Harun Yahya

Ebola: A threat that may unite mankind

As the world continues to grapple with new problems arising every new day in the Middle East and ponder a feasible solution for Syria and Iraq, especially with regards to the threat of the so-called Islamic State (IS), another tragedy is unfolding in West Africa that has left the world baffled. After crippling two countries and threatening the third one — Nigeria — Ebola is moving fast across continents.

The world media also appears confused as now there are two powerful contenders to qualify for breaking news: Explosions in Iraq or Syria, turmoil in Lebanon and the fast increasing number of Ebola victims.

Unfortunately, the world did not pay much attention to the virus in its early stages. After all, it was just confined to that abandoned continent, which had always been exploited by the powers that be every now and then. Ebola is a dangerous contagious virus and its cure remains elusive. At the onset of the breakout of Ebola in West Africa, health experts hoped that treatments for flu and malaria would help but that approach did not work and anyone who came into contact with the virus contracted it immediately and resulted in death.

In the beginning, the World Health Organization (WHO) seemed reluctant to allocate funds for Ebola treatment, which was associated with Africa as a killer that cannot be stopped. Liberia and Sierra Leone, which are the two countries where the epidemic has hit the hardest, were some of the poorest countries of the world and to some people; the proposition of investing into the health care industry did not appear to be a commercially viable option. Francis Collins, head of the National Health Institute admitted that Ebola vaccine could have been found a long time ago if it hadn’t been for the budget cuts. He also said that if necessary funds had been allocated, they would have been a year or two ahead of where they were, which would have made all the difference.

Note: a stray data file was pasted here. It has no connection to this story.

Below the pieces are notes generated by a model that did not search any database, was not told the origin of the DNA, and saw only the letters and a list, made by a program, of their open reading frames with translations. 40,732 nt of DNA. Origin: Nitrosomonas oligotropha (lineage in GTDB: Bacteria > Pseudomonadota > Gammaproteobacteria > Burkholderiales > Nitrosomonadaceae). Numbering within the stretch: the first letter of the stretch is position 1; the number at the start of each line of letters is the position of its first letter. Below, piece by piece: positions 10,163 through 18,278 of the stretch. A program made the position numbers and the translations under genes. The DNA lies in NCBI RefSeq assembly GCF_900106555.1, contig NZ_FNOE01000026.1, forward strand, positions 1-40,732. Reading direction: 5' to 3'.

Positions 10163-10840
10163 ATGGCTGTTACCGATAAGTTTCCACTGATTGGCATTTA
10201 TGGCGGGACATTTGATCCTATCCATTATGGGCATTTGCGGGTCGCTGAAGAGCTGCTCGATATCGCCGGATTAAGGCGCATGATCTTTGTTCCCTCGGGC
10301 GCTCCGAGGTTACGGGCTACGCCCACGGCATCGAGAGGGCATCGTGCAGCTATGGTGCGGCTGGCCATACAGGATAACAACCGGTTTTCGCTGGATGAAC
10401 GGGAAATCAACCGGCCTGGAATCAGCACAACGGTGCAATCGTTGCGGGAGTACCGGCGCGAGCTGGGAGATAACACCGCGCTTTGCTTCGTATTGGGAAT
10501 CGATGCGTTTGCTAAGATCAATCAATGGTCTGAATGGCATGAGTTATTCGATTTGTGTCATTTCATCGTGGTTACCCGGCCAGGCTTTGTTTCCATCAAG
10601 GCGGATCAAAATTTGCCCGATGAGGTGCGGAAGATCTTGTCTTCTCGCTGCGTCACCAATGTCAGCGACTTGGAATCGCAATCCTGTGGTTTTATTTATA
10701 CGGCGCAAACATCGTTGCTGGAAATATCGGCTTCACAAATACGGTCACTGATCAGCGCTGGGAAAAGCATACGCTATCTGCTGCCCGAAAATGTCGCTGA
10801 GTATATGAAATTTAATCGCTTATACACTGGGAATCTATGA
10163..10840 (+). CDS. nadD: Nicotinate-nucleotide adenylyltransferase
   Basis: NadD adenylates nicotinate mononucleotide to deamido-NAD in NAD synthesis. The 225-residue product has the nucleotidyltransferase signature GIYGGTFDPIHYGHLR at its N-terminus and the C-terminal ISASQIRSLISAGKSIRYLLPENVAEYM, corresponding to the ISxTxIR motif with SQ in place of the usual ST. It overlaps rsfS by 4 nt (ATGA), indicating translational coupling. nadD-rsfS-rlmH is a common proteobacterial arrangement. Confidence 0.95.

The number of people, who have died of Ebola in West Africa, has reached 5,000 and entries/exits to and from both countries have been stopped. Unsurprisingly, the economies of both countries have collapsed. It is estimated that by the end of next year, the cost of the disease to the West Africa economy will reach $32 billion, which is already a very poor region of the world. And no one knows how many more people will die. Ebola remains shrouded in mystery, with no known cause or treatment. It can be neither understood nor stopped.

After having claimed thousands of lives for months, Ebola has finally begun to grab the attention of the world. And the reason for that is Ebola cases are now being reported in the US and Europe, too. Since Ebola spreads only by contact, the places that Ebola patients touched until they reached their countries and the people they got in contact with during that time, makes the situation even grimmer. At the moment this disaster is the only thing that health organizations are talking about. Top newspapers have finally begun to cover the news, and famous TV channels begun to invite experts to broach the subject. Suddenly, the World Health Organization has started seeing Ebola as the most serious health crisis of modern times.